Aerobic endurance training does not play a role in affecting other types of exercise like muscular strength, vertical jump performance, anaerobic power, or sprint speeds. It is mostly used to perform better with endurance activities.

    Factors That Influence Adaptations to Aerobic Endurance Training

    Specificity

    Adaptations occur as consequences of training and in a way that is specific to how you are training. For example, if you are training and doing some form of cycling, then, of course, your best benefits will be toward cycling and cycling related activities. 

    The body adapts to stress in as specific a way as possible. This should play a major role when designing a program for an individual.

    Genetics

    Everyone is born with a theoretical ceiling for human performance. This may or may not be attained. This value is dependent on many different variables like stimulus and motivation.

    One saying states that the best training for something involves choosing the right parents for it. That’s how big of a deal genetics are in athletics.

    Sex

    Physiological change are similar for both males and females.

    Women typically have less muscle mass and more body fat than men. This also means smaller lungs and heart and thus smaller blood volume. So, they will typically have a lower cardiac output, stroke volume, and VO2 max. They can increase comparatively to men, but since the starting values are lower, their max is lower, that’s the only typical difference.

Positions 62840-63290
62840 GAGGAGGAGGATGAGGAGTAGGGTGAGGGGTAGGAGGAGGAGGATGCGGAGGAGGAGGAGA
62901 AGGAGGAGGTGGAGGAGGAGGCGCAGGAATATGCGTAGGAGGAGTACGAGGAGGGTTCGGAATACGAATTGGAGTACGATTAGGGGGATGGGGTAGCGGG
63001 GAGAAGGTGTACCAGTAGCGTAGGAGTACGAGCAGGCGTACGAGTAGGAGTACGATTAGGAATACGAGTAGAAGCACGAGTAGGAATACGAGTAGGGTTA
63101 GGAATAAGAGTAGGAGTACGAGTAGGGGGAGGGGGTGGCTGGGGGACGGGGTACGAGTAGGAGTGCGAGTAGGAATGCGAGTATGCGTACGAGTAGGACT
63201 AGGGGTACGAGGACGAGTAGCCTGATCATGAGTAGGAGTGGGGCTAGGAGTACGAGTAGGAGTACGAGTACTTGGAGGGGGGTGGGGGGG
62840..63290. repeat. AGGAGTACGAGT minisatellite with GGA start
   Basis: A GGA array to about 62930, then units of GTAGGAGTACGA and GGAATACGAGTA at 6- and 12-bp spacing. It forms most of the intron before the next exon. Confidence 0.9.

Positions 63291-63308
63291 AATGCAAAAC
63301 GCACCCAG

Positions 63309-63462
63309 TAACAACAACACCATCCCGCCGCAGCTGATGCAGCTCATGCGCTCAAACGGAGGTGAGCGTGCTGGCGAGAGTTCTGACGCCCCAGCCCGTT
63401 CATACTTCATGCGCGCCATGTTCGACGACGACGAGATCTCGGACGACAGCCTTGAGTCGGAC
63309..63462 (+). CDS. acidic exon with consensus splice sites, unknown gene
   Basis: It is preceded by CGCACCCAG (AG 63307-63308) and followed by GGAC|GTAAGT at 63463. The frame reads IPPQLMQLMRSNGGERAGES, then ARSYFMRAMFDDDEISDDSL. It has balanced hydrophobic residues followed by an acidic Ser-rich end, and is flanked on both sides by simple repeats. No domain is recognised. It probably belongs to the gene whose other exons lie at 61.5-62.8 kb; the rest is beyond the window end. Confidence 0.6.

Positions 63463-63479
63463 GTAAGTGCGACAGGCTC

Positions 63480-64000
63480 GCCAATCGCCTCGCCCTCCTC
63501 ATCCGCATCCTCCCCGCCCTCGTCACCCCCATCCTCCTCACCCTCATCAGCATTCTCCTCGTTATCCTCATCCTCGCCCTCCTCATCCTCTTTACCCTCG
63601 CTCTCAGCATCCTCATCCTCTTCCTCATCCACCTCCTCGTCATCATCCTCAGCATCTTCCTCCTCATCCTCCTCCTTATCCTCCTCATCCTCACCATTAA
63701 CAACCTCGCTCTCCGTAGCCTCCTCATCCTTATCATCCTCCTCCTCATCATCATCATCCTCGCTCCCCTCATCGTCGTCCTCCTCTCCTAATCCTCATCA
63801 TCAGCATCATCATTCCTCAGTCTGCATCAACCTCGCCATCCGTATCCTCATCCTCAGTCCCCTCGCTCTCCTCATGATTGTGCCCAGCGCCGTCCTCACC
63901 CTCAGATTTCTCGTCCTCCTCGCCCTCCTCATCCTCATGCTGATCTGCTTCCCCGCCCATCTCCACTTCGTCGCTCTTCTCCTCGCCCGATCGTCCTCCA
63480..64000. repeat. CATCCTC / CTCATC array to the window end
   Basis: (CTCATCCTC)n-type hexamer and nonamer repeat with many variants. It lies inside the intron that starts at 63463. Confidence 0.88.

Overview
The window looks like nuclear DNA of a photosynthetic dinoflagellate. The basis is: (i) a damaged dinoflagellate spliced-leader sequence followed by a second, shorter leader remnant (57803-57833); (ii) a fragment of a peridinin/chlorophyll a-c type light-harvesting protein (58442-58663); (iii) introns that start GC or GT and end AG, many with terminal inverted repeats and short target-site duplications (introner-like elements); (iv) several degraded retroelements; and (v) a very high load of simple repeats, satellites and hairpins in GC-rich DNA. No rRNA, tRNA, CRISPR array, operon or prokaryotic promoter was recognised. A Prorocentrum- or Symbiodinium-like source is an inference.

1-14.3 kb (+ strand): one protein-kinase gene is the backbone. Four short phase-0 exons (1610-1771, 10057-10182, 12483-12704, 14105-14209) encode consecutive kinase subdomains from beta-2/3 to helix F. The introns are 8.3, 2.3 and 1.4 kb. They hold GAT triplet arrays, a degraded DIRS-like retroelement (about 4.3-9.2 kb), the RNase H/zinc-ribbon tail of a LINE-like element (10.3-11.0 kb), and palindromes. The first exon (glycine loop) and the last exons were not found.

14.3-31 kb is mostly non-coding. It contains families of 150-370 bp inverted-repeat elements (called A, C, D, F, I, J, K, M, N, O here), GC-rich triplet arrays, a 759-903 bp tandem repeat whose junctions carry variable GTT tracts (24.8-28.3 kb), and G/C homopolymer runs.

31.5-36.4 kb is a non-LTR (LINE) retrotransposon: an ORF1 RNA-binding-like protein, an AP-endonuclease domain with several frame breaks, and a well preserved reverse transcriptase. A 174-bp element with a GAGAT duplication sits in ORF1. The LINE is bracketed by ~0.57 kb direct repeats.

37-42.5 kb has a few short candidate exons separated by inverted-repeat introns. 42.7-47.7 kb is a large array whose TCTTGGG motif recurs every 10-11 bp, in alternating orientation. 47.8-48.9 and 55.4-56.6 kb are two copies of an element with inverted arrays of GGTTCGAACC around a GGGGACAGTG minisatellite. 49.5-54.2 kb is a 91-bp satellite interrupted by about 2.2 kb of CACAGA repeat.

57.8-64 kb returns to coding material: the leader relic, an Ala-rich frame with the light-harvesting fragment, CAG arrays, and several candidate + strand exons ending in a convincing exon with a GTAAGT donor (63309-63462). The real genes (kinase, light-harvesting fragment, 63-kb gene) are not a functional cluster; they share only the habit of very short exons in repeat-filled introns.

Age

    Max aerobic power increases as children grow older. Females reach their highest at 12 – 15, and males reach their highest at 17 – 21. We then plateau and then gradually decrease while we age.

    Overtraining

    This is present in aerobic training when intensity, duration, frequency, or any combination of the three are exceeded by an individual in their training over a lot of time. Exceeding adaption capacity while not recovering sufficiently will lead to decrements in performance-based upon the recovery times.

    Overreaching occurs in short term training and is when you don’t have sufficient recovery in your program. It could take days to weeks to fully recover from overreaching. 

    The common marker for overreaching and overtraining in aerobic endurance training are:

    • Decreases in performance
    • Decreases in VO2 max
    • Earlier onset of fatigue
    • General malaise
    • Loss of interest or enthusiasm in training
    • Psychological mood states being disturbed (maybe depression, anxiety or less vigor)
    • Increases in muscle soreness
    • Decreases in resting and max heart rate
    • Increases in Submax exercise heart rate
    • Decreases in Submax exercise plasma lactate concentration
    • Increases in sympathetic stress response
    • Decreases in catecholamine levels

    Detraining

    Responses to detraining are comparative to the responses to starting training.

    Muscular endurance decreases in just two weeks of ceasing activity. Other larger decreases in muscle respiratory ability, glycogen levels, and increase in lactate production will show up after about four weeks.

    If you want assistance wrapping your head around this material, make sure to check out Trainer Academy for some awesome NSCA study materials. They have Practice tests, flashcards, and a fantastic study guide. They even offer an exam pass guarantee.